Global warming threatens to make hotter some of the world's most heated religious arguments, says Philip Jenkins in the New Republic.
The band of countries that span or come close to the equator stands out for its multitude of ethnic and religious conflicts. It also [correlation implies causation?] is a region that will be increasingly vulnerable to devastating droughts over the next 50 years, according to the Intergovernmental Panel on Climate Change. Fights over scarcer arable land and water are likely to take a religious hue, with minorities likely to bear the brunt of the burden, says Mr. Jenkins, a professor of religious studies at Penn State. Those minorities include Muslims in Uganda and Kenya and Coptic Christians in Egypt. Already, climate change seems to have fed the conflict in Darfur, where the battle between rival Muslim factions has its roots in prolonged drought, says Mr. Jenkins.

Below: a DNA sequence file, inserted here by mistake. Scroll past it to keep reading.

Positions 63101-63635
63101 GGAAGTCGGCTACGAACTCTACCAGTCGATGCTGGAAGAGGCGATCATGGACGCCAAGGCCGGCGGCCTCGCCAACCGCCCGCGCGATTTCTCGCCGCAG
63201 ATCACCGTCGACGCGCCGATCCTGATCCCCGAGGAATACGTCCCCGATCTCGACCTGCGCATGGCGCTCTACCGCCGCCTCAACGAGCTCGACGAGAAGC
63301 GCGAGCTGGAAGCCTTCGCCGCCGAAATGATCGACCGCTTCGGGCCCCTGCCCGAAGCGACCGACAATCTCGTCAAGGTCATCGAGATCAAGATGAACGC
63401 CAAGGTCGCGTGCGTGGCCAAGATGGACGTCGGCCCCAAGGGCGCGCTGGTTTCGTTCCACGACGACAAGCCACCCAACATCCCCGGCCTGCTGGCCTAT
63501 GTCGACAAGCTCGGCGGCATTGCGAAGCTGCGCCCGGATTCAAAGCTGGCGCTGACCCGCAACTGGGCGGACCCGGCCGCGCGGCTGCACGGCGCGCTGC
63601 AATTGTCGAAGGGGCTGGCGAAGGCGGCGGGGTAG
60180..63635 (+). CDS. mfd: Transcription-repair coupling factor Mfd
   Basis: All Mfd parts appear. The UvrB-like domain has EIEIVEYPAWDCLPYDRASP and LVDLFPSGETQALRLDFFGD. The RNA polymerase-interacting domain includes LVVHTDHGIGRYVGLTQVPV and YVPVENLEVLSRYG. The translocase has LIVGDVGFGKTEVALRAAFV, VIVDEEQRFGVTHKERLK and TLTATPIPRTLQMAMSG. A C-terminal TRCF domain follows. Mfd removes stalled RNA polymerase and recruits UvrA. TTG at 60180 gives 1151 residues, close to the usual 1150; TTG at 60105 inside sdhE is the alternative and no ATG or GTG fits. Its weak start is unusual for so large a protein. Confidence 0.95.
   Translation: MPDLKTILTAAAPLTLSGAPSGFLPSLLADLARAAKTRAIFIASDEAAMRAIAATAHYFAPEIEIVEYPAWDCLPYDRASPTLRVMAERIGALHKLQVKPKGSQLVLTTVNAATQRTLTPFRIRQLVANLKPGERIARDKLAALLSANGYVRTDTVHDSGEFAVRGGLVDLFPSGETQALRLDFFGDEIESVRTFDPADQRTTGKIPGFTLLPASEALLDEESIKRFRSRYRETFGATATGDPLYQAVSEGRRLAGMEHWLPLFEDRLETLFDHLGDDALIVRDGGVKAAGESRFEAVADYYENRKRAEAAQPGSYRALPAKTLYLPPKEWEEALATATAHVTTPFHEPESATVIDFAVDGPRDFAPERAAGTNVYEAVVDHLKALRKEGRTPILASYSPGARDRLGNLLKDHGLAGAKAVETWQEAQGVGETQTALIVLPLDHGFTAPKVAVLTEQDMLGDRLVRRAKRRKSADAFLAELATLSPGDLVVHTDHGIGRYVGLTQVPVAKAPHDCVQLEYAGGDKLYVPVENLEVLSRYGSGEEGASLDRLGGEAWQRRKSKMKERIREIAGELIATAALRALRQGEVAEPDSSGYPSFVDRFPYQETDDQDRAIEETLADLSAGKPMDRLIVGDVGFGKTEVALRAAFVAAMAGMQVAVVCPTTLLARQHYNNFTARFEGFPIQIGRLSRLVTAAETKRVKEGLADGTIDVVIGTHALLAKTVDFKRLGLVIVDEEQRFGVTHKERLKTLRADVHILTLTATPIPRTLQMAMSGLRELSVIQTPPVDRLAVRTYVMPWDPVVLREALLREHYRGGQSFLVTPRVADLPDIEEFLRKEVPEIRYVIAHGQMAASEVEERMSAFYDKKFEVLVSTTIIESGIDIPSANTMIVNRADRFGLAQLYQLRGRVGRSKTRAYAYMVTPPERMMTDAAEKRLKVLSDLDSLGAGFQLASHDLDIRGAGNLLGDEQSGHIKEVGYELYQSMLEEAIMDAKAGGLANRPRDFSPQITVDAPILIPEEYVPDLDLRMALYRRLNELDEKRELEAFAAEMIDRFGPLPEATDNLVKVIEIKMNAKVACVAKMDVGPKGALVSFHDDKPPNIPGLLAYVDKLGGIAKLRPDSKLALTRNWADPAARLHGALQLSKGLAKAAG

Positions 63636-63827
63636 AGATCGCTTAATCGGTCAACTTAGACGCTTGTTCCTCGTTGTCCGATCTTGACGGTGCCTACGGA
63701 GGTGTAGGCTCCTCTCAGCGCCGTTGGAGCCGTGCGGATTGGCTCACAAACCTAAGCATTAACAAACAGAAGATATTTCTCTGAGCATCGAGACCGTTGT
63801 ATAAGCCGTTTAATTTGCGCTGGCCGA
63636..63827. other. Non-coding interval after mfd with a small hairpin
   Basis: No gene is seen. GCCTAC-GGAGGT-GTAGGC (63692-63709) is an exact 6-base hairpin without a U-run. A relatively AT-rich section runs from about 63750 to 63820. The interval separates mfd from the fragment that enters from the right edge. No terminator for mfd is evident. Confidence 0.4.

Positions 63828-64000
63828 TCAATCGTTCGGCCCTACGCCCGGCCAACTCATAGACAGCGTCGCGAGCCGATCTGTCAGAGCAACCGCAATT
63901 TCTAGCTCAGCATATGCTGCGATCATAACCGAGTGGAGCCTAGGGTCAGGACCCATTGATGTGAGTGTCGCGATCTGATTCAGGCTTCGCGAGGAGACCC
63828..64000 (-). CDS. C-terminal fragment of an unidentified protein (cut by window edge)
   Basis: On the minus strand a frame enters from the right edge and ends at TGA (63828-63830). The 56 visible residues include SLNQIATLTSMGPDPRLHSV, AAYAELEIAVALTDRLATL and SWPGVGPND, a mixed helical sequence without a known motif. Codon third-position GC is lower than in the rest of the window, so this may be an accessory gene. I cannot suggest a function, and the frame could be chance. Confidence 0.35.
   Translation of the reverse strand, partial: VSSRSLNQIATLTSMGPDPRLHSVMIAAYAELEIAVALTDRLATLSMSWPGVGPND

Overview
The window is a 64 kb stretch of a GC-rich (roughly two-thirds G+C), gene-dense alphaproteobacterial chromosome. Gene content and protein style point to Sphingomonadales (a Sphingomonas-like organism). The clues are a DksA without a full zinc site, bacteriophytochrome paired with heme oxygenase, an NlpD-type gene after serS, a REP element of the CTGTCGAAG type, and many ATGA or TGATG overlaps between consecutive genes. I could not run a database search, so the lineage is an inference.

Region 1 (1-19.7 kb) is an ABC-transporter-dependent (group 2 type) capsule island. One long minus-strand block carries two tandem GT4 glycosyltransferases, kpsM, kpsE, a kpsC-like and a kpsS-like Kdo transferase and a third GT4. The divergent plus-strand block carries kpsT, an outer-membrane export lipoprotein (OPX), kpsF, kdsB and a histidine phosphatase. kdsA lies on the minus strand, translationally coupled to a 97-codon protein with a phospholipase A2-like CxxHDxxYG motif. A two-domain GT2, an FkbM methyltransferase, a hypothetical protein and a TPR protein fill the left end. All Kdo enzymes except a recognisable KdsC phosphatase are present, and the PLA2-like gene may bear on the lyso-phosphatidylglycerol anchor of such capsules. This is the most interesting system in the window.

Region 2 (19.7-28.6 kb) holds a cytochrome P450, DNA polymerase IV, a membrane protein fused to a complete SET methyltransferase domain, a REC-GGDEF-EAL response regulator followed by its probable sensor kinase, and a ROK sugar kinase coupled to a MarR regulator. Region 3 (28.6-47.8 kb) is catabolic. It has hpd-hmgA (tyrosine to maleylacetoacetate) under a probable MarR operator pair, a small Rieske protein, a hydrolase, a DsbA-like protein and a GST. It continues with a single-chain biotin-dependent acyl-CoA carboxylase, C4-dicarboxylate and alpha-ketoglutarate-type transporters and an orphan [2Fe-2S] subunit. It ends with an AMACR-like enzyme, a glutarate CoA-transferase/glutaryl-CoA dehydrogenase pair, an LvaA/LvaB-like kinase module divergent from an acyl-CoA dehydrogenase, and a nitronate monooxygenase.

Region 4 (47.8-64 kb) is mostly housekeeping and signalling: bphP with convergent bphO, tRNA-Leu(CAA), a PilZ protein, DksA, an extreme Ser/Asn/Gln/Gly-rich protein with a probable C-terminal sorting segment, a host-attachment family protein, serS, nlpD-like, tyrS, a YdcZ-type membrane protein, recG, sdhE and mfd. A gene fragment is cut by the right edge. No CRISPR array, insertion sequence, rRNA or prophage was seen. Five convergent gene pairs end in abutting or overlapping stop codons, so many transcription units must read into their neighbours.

Climate has been a factor in religious strife stretching back more than a millennium. The crop shortages that resulted from the so-called Little Ice Age that began in the late 13th century underlay some of the subsequent period's religious persecution, including witchcraft trials and pogroms on Jews. Resource shortages in the Middle East provoked violence against Christian minorities. This past suggests that the scarcity brought about by warmer temperatures will make it hard for religious minorities to survive, and prompt splinter groups to seek out more sympathetic nations.
At the same time, says Mr. Jenkins, the plight of Christian minorities could fuel the growing interest among Christian conservatives in the U.S. in environmental issues.
Told you so!